In one of our blog articles a few weeks back, we discussed risk retention as a component in the available approaches to risk management. As we are counting down toward the full implementation of the Affordable Care Act, risk retention – or self-insurance –is getting increasing attention as a strategy for dealing with health care cost. Risk retention is one of the strategies that large companies have used for years in the health care and worker’s compensation arenas. Even in Washington State with its Labor and Industries sponsored program, companies can exercise an option to self-insure.
In self-insurance for health care, the employer takes on the responsibility for paying health care benefits for employees and other covered persons. The company accepts the risk for providing health care benefits and pays claims out of cash flow or from a reserve specially designed for that purpose. The employer may fund the insurance completely, or may elect to collect a contribution from employees to help defray the expenses.
For large businesses, self-insurance has always been an option and in the year 2000 as many as one-third of American Workers who participated in a company sponsored health plan were in a self-insured plan. Large companies elected to self-insure because it allowed them to create custom health plans to suit their workforce and it allowed them to maintain control over their financial reserves.
Small businesses tended to steer clear of self-insurance because the unpredictability of expenses was high and the ability to negotiate favorable prices with providers was low. The Affordable Care Act may be changing the ecology for some small businesses and the New York Times notes that employee benefit consultants are beginning to promote self-insurance as an option for employers with only 10 or 20 employees.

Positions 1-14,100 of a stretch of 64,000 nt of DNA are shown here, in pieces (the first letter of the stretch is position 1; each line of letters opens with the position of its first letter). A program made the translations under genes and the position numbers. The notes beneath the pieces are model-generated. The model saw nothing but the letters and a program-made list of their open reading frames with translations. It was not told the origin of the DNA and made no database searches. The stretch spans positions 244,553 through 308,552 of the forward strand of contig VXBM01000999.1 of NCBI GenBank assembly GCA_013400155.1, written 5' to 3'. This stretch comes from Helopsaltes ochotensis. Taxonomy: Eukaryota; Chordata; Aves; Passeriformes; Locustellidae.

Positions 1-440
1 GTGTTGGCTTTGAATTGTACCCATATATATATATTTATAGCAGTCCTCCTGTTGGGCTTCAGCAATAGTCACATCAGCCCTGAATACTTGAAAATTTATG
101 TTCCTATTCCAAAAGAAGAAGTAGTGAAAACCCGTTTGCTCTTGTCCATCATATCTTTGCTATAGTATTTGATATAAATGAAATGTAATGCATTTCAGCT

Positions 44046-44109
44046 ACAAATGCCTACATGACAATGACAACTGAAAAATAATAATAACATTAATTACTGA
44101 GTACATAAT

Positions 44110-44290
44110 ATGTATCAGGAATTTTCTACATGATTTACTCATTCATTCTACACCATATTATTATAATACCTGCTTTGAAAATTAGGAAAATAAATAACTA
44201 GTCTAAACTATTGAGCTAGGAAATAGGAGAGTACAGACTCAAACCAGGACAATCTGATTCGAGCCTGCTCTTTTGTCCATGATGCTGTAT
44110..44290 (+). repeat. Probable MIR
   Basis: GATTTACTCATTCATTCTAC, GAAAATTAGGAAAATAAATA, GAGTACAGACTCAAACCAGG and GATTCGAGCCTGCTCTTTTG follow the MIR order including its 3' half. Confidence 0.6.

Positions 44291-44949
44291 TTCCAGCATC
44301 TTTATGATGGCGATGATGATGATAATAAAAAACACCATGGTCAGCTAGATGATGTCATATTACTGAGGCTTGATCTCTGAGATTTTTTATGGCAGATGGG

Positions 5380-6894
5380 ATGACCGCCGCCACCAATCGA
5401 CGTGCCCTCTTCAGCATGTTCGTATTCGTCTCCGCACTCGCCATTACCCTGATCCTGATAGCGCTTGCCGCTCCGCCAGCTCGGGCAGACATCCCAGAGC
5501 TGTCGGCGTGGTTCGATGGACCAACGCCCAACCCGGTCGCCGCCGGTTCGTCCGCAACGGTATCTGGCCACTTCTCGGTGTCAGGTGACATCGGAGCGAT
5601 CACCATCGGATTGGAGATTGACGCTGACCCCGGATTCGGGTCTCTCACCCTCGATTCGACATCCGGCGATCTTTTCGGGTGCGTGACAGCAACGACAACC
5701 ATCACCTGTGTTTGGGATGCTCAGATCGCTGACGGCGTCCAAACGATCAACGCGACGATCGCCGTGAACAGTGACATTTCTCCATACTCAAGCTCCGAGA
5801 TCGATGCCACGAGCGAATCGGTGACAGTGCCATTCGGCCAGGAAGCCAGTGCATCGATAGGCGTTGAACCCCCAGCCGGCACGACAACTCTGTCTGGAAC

The Act mandates the inclusion of a larger set of benefits which may increase insurance costs and there may be a reduction in overall costs as there are fewer uninsured people. For small businesses, being self-insured could let them avoid these new requirements for benefits like mental-health and maternity care. Self-insured companies may also be able to gauge their risk and take advantage of reduced expenses that could accrue to groups of healthy workers.
An article in the Wall Street Journal earlier this year, noted the trend and some of its causes. It concluded, among other things, that there was likely to be an increase in the rate of self-insurance among small businesses as employers began to test drive the concept. The article also shared the concerns of regulators that an increase in self-insurance among companies with a young and healthy worker profile could have an adverse effect on the market in general causing premiums to rise for the companies remaining in the risk pool.
An article in BusinessWeek echoed the same sentiments and noted that some states were considering regulation of the reinsurance, or stop-loss policies that help make self-insurance a viable prospect for small business. At this point, there is far more speculation than fact in the reporting and while risk retention is always an option for any business, there is an attendant risk that a single large claim could do significant damage to a small business’ bottom line.